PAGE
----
With the recent developments, it’s no surprise that NFTs can be used to raise funds for medical purposes
NFTs, or nonfungible tokens, created using blockchain technology, first made a splash in the art world as a platform to buy and sell digital art backed by a digital contract. But could NFT digital contracts be useful in other marketplaces? A global, multidisciplinary team of scholars in ethics, law, and informatics led by bioethicists at Baylor College of Medicine wrote one of the first commentaries on how this new emerging technology could be repurposed for the healthcare industry.
When it comes to non-fungible tokens or the emerging form of digital certificate that certifies an asset as being one-of-a-kind, the world seems to be split into two camps: pro- and anti-NFT camps. Those belonging to the former camp tout it as a novel approach to finance and own digital media; while those against NFTs point to – among many other things- their devastating effects on the climate.
But beyond US$69.3 million-worth NFT art and relying on technology that consumes as much energy as a whole country, NFTs represent a unique potential in the digital health age: that of patients, rather than companies, owning their own digital healthcare data. With such a level of ownership, patients could leverage its advantage to monetize their data rather than have companies profit off them, as has been traditionally the case.
Given the novelty of NFTs, their untapped potential in healthcare might not be known, let alone what NFTs are and how they work. This article will walk you through the basics of NFTs, how they can further empower patients in the digital health age, as well as raise concerns pertinent to the technology.
Paying Medical Debt with NFTs? How?
Earlier this year, Dallas-based software developer Joshua Lapidus launched a project that was equal parts meme and charitable venture: Rainbow Rolls, an NFT collection consisting of anthropomorphic toilet paper rolls. By partnering with the non-profit org RIP Medical Debt, Lapidus hoped to take on one of the country’s most pressing problems.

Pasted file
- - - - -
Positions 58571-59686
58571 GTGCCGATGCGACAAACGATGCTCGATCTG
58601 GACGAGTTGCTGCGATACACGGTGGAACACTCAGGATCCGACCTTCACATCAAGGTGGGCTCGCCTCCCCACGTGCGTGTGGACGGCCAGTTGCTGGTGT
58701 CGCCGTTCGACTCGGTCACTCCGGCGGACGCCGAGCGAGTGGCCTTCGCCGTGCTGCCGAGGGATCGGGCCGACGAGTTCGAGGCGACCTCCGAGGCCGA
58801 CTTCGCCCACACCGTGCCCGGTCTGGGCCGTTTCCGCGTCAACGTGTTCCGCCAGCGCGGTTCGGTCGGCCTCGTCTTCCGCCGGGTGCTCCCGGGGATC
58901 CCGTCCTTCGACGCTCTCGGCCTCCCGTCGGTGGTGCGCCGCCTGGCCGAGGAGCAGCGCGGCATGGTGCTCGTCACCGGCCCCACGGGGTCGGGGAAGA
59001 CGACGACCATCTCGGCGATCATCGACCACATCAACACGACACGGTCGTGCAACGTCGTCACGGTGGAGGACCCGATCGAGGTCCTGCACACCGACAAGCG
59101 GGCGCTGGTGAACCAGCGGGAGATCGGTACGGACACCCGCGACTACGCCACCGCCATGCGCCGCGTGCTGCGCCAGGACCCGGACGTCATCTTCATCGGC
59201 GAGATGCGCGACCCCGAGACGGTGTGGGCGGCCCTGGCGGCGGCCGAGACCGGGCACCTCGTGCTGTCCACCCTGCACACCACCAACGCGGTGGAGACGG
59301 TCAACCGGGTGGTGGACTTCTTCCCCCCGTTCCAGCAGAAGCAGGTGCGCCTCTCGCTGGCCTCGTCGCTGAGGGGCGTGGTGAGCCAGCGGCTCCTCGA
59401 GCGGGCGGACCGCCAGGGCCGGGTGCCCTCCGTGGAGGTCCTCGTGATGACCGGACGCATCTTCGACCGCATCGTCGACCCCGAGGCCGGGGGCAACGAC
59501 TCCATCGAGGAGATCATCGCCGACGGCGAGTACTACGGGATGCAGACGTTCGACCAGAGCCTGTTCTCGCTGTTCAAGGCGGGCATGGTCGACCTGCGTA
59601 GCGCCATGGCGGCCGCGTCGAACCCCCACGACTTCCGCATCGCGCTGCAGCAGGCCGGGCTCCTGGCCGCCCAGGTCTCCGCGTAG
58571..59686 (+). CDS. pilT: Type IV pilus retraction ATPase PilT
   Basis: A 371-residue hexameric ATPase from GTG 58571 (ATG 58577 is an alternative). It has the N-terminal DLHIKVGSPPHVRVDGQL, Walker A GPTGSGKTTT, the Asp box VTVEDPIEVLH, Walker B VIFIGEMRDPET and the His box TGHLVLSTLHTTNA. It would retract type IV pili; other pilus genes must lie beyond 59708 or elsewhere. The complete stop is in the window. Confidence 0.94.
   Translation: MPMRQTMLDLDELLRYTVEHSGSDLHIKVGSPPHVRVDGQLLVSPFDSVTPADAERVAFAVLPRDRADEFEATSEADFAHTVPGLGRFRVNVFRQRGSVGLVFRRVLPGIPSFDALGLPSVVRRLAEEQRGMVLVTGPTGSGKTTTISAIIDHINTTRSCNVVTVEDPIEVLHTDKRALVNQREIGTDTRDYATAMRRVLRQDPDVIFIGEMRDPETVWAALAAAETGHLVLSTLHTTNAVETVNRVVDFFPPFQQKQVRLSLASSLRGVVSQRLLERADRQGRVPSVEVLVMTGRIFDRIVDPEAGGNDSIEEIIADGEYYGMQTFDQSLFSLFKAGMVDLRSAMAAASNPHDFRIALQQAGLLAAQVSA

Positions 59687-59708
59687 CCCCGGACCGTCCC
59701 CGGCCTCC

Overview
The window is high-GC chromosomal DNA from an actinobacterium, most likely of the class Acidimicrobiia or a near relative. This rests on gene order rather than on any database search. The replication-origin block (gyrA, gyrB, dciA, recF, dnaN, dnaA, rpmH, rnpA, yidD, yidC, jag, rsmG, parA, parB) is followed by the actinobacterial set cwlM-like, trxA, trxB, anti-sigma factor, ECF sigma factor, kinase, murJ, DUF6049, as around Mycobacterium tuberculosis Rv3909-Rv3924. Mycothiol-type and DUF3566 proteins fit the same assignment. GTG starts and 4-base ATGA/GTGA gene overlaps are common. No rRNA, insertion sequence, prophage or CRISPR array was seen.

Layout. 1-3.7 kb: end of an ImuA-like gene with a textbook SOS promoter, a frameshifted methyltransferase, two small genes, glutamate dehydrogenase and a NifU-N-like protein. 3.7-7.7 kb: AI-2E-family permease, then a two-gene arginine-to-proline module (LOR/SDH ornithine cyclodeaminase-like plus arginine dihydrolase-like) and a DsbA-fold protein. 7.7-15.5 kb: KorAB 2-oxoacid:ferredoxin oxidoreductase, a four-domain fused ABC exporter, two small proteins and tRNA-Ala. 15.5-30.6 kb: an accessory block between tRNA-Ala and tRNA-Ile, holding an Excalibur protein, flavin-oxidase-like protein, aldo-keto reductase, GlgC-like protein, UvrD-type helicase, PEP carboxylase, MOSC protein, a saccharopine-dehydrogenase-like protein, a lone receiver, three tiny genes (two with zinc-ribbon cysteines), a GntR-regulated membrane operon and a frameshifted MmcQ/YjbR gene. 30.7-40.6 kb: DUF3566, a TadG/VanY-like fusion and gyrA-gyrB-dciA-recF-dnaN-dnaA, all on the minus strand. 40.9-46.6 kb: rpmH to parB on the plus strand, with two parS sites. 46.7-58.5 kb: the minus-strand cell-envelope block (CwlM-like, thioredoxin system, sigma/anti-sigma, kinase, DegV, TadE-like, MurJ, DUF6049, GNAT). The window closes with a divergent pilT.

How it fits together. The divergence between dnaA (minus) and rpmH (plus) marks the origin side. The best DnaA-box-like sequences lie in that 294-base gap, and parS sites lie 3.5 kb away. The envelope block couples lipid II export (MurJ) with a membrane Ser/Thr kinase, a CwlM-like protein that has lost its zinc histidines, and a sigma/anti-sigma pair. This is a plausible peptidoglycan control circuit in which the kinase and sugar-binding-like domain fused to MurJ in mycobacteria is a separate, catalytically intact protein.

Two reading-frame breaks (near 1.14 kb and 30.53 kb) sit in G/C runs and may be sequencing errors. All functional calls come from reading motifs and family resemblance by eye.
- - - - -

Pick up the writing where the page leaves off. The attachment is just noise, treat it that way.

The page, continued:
Thankfully, the project was a hit. With the successful launch of his Rainbow Rolls project, Lapidus was able to raise enough funds to enable the non-profit to clear roughly US$7 million worth of medical debt for families across the U.S. He didn’t stop there, either. Through the Rainbow Rolls project, Lapidus was also later able to work with UkraineDAO and Unchainfund to aid in the ongoing humanitarian crisis in Ukraine.
Inspired to help others during her recovery from breast cancer, Alina Mehrle started Ameon, a skincare company that helps empower women who face similar circumstances. This new non-profit arm of the company is launching its first project, the Ameon Muse NFT collection on June 1. They’re partnering with the Breast Cancer Research Foundation to help raise funds.
So how do NFTs play into this? For every US$100 tax-deductible donation made to Ameon Cares, donors will receive one of five Ameon Muse NFTs in return. These NFTs are digital personifications of the values Ameon holds most highly courage, kindness, curiosity, inclusivity, and creativity. On top of donations raised via the Ameon Cares project, the company has also pledged to donate US$10,000 annually to the BCRF into the foreseeable future.